A lockout will make a man mighty philosophical. Once you start pondering the perhaps unhealthy value that the NBA carries in your world, it can be a little startling to consider that well, it may not exist for a whole year. Troubling questions demand attention:
Why exactly have I been spending all this time watching and writing without compensation?
Do I really want to live in a basement (but not my Mom’s!) apartment for the next few years?
Would I really want to be doing anything else?
Though I tried to, at times, expel the comatose league and these questions from my brain, no matter what I did I found NBA-related thoughts creeping in from the periphery. And so while cruising through David Brooks’s newish book, The Social Animal, which is filled with all sorts of interesting information and Brooks’s award winning prose, this passage caught my eye:
Through most of human history, people have tried to understand their world through reductive reasoning. That is to say they’ve been inclined to take things apart to see how they work. As Albert-László Barabási wrote in his influential book Linked, reductionism was the driving force behind much of twenty century’s scientific research. To comprehend nature, it tells us, we must decipher its components.
The assumption is once we understand the parts, it will be easy to grasp the whole. Divide and conquer. The devil is in the details.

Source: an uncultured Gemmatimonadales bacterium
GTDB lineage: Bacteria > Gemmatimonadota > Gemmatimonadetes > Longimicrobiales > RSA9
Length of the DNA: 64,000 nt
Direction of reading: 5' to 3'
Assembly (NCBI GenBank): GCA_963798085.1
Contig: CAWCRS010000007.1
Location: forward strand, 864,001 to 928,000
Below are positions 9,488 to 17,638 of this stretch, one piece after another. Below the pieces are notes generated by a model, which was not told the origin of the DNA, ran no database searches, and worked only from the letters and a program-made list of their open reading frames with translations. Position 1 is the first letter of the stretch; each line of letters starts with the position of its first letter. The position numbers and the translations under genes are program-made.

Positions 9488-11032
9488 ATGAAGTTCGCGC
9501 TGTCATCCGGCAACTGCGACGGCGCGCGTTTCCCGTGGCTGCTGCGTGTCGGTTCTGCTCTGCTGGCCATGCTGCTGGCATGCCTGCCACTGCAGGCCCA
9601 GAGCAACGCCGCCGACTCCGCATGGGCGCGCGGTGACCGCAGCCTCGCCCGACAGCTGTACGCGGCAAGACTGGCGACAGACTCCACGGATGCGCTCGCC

Therefore for decades we’ve been forced to see the world through its constituents. We’ve been trained to study atoms and superstrings to understand the universe, molecules to comprehend life, individual genes to understand complex behavior, and profits to see the origins of fayeds and religions.
This way of thinking induces people to they can understand a problem by dissecting it into its various parts. They can understand a person’s personality if they just tease out and investigate his genetic or environmental traits. This deductive mode is the specialty of conscious cognition, the sort of cognition that is linear and logical.
The problem with this approach is that it has trouble explaining dynamic complexity, the essential feature of a human being, a culture, or a society. So recently there’s been a greater appreciation for the structure of emergent systems.
Emergent systems exist when different elements come together and produce something that is greater than the sum of its parts. Or to put it differently, the pieces of a system interact, and out of their interaction something entirely new emerges.
When I read this my mind immediately, joyfully leapt to the 2010-11 Mavericks and their gorgeous style of play. Try as they might, no one could figure them out. Teams tried fronting Dirk and denying him the ball. They tried letting him catch and stopping everyone else. They tried tall guys on short guys, short guys on tall guys, but always the Mavericks found a way to overcome and exploit whatever adjustment the other team made.
No one solution could address the way all of Dallas’s parts fit and worked together. The Mavs’ offense was an emergent system.